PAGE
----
Until then (and the project will begin full force next spring) I want to invite folks on board. If you are an educational researcher and you are committed to working endlessly for no monetary reward on the hopes of improving connected classrooms I welcome you. The most critical needs of the project would be someone with a background in multimedia, science education, and someone knowledgeable in item response theory. Though enthusiasm for the project and an ability to learn in the open is all this team (currently me) requires.
As a teacher I have a fundamental goal of teaching writers that will some day teach writers. I try to do this by modeling what it means to write and making my process as open as possible. I believed this when I taught in 6th grade and I believe it now at the college level.
That belief is not the only thing that does not change.
My students (I teach all writing intensive classes) still struggle with writing leads (or as I found out on Twitter last night ledes….for the journalism folks). They will also have to teach young writers on how to start a paper.
Library of Mini-Lessons
I decided to continue my mutlimodal writing mini-lesson series. We discussed on #engchat class night how we should work together to create library of mini-lessons that students would use in a blended environment.
First I explicitly defined what goes into a good lead/lede. I settled on restating the problem and drawing in the audience.
I then looked at mentor texts. I selected examples from Medium. When I was taking screenshots I wished I would have written down author information so I could propoerly cite. Discovery on Medium is not great yet.
I then created a sock puppet mini-lesson to discuss the lesson (tutorial post coming in next few days).
Here is what is missing.
More guided practice. I have not figured out how to include this well in my mini-lesson. I am thinking I would need to to screencast the re-writing of a lede and then have students complete a Google Form or Doc on the re-written lead. They would then need to share and discuss their writing.
More indepenent practice. This would hopefully translate into student writing.
Writing Leads for Your Audience
Audience matters. At the secondary level you should know the discourse practices of your field. For example I looked at the last five issues of The Reading Teacher and Journal of Adolescent and Adult Literacy almost all of the articles start with a vignette.
When I compared that result to research journals only about half the articles started with a vignette. In more technical journals authors often just state the problem. In research journals the first sentence and the first citation seem to carry more weight.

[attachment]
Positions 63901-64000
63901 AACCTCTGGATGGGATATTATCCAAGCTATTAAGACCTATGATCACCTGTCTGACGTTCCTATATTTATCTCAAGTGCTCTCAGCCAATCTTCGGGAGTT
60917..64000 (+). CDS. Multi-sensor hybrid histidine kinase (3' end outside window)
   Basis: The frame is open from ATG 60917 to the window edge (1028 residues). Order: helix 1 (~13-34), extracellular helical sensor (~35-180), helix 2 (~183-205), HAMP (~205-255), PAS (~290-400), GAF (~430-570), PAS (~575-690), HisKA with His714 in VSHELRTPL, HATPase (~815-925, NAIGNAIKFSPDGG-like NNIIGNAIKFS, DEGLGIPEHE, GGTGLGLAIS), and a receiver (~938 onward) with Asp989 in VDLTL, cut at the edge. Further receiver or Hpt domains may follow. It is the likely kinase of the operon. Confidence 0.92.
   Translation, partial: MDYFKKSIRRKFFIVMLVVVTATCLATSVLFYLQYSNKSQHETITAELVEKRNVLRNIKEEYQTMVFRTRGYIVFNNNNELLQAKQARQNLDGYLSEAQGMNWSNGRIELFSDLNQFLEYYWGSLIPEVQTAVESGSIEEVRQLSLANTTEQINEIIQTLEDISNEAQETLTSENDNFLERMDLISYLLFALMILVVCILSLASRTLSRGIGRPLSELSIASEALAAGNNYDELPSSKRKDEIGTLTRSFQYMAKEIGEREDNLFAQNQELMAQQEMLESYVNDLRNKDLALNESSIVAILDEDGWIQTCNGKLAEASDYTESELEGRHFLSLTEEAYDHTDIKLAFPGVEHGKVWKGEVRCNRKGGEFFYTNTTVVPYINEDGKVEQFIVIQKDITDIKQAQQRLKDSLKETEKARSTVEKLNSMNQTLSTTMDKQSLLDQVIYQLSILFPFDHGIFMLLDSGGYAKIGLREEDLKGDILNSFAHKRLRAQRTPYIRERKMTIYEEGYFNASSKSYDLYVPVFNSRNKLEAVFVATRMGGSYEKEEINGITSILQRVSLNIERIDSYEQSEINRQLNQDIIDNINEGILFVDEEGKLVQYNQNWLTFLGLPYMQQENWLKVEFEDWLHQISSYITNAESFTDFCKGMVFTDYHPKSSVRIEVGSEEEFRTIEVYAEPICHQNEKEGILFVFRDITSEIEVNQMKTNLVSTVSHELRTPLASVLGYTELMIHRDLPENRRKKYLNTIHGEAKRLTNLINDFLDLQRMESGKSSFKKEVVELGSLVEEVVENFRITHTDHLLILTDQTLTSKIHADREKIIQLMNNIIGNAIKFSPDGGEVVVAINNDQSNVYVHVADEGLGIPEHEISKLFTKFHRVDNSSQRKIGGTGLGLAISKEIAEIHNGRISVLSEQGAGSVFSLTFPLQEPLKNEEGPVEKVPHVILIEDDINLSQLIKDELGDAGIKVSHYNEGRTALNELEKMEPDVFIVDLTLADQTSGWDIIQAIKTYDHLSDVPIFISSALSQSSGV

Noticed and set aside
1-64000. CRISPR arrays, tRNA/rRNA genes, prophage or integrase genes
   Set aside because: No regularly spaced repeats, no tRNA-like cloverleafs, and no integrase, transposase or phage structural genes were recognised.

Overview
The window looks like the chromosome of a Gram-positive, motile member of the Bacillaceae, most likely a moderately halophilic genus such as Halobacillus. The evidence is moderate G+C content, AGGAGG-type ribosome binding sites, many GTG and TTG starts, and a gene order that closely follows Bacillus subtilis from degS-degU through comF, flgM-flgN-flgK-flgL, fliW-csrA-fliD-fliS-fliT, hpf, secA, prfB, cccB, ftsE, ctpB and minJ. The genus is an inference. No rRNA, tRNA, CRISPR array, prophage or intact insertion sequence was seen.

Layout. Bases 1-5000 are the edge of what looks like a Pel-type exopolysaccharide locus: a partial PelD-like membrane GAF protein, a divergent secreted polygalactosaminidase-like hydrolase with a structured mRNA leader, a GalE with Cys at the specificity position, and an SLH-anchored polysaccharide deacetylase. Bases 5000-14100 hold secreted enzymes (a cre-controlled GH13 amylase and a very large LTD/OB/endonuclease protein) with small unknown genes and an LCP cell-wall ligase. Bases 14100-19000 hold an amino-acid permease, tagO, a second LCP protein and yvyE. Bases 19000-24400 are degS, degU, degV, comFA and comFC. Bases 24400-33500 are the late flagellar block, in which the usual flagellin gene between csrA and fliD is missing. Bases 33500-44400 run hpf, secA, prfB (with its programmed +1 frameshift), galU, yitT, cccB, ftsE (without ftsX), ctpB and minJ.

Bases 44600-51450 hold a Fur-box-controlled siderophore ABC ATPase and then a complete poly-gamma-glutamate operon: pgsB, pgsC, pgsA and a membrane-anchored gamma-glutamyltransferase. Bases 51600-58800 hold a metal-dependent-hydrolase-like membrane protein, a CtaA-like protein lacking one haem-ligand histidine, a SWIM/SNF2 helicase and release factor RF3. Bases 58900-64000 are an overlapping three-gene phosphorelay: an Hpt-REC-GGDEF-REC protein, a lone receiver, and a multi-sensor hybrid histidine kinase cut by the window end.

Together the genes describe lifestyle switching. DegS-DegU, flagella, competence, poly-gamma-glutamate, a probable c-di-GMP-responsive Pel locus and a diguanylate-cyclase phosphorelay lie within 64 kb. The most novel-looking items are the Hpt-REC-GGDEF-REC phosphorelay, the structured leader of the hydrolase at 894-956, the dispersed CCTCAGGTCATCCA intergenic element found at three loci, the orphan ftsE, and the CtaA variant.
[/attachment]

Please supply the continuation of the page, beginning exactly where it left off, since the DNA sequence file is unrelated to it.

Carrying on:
The best writing festers. A small idea takes hold somewhere in my world and begins to gnaw at my time. Then the scheme and design of my thinking spreads into my other daily needs. Normal routine gets enveloped by the desire to write. As if good ideas replicate like a virus. Once infected I cannot move on until I get these observations and thoughts out.
Getting those thoughts out in a manner others can, and want to, understand gets tricky.
My ideas for writing end up scattered on post it notes, files, docs, napkins etc. I often say I do my best writing when hiking or when I pace back in forth in my office. Basically for me the writing process gets messy.
So I have set a new goal for the next month or so that I hope translates into my normal writing process. I want to keep ideas in draft form, a writer’s notebook in essence baked into WordPress.
This should add an extra step, or at least allow me to focus on the most important in writing, drafting. I will also hopefully spend more time on the most critical phase of the writing process revising. Finally staying in draft form for longer should allow me to spend some time editing. This we know is often the last, and most important step, before publishing.
In other words if I add this intermittent step I may just use my pre-writing to focus on the single most important step in writing: drafting, revising, and editing.
I have made improving my blog a personal and professional goal. I want to document my thinking about education while making the writing process transparent in the open.
By drafting before I publish I hope to let ideas fester. Some topics may fizzle others may flourish. Once I have a list of drafts I can work from the writing I already started. Finally I will publish the pieces that matter…or get finished.
It is usually the same thing.